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New poll shows Americans' confidence wanes in Obama's bid to halt H1N1 swine flu pandemic

With the H1N1 swine flu continuing to spread faster than the government's creaky distribution system can get out the vaccine, Americans' confidence in the Obama administration's ability to prevent a nationwide pandemic of the deadly illness is crumbling.

A new CNN/Opinion Research Poll of 1,018 adult Americans finds that a shrinking number are very or somewhat confident about the Democratic administration's plans, while those lacking confidence are increasing.

Although much of the popular media's attention has been devoted to the congressional struggle and vote over costly healthcare reform legislation — and then last week's Ft. Hood shooting that killed 13 and wounded dozens — the threat of a massive pandemic claiming hundreds of lives looms as the kind of public disaster for Obama that the Bush administration's poor preparedness was after Hurricane Katrina.

Last month Obama declared a national emergency over the H1N1 flu potential.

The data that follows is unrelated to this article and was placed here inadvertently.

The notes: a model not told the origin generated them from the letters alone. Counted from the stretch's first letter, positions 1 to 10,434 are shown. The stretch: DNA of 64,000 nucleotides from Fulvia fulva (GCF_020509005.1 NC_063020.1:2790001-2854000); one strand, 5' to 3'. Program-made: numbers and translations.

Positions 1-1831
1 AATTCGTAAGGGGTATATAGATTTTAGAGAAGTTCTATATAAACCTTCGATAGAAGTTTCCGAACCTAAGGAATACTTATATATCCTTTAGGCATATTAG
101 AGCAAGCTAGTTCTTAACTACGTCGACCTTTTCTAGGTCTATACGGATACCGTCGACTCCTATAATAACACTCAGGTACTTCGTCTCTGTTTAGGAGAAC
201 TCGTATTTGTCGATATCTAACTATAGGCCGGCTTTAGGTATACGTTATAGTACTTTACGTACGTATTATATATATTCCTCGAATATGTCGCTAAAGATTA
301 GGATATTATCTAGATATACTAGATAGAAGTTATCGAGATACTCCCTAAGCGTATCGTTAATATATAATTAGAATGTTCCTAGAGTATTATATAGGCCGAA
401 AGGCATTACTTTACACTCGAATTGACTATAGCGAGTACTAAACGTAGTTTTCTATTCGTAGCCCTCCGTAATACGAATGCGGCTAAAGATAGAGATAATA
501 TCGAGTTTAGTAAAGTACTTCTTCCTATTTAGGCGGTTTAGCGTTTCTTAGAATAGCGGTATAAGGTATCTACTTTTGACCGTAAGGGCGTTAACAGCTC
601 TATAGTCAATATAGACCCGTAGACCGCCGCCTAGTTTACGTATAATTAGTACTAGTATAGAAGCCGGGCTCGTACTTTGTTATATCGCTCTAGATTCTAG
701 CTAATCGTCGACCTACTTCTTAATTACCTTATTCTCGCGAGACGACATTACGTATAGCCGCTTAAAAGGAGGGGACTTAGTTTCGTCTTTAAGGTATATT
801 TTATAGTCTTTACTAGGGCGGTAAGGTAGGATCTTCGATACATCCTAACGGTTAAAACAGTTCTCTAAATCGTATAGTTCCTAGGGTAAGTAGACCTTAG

But steady delays in manufacturing the vaccine and the federal government's distribution have continued. Deliveries of millions of doses have gone way beyond the original schedule. So late are deliveries that some medical experts say an epidemic will be well underway or over before all the doses become available in late December.

GOP Rep. Ron Paul of Texas, never a fan of big new government programs, has called this year's H1N1 swine flu preparations a "total failure." His belief seems to be spreading like a virus as well, with several polls showing a majority of Americans now have no intention of getting the doses, even if and when they become available.

Now, the new CNN Poll, taken Oct. 30-Nov. 1 with a margin of error of plus or minus 3 points, finds that the proportion of Americans who are very confident that the Obama White House can prevent a pandemic has fallen from a meager 15% around Labor Day to a worse 11% now. The proportion of those feeling "somewhat confident" has dropped from 44% to 40%.

Meanwhile, the proportion of those lacking any confidence has jumped from 40% to 49%.

-- Andrew Malcolm

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About the Columnist
A veteran foreign and national correspondent, Andrew Malcolm has served on the L.A. Times Editorial Board and was a Pulitzer finalist in 2004. He is the author of 10 nonfiction books and father of four. Read more.
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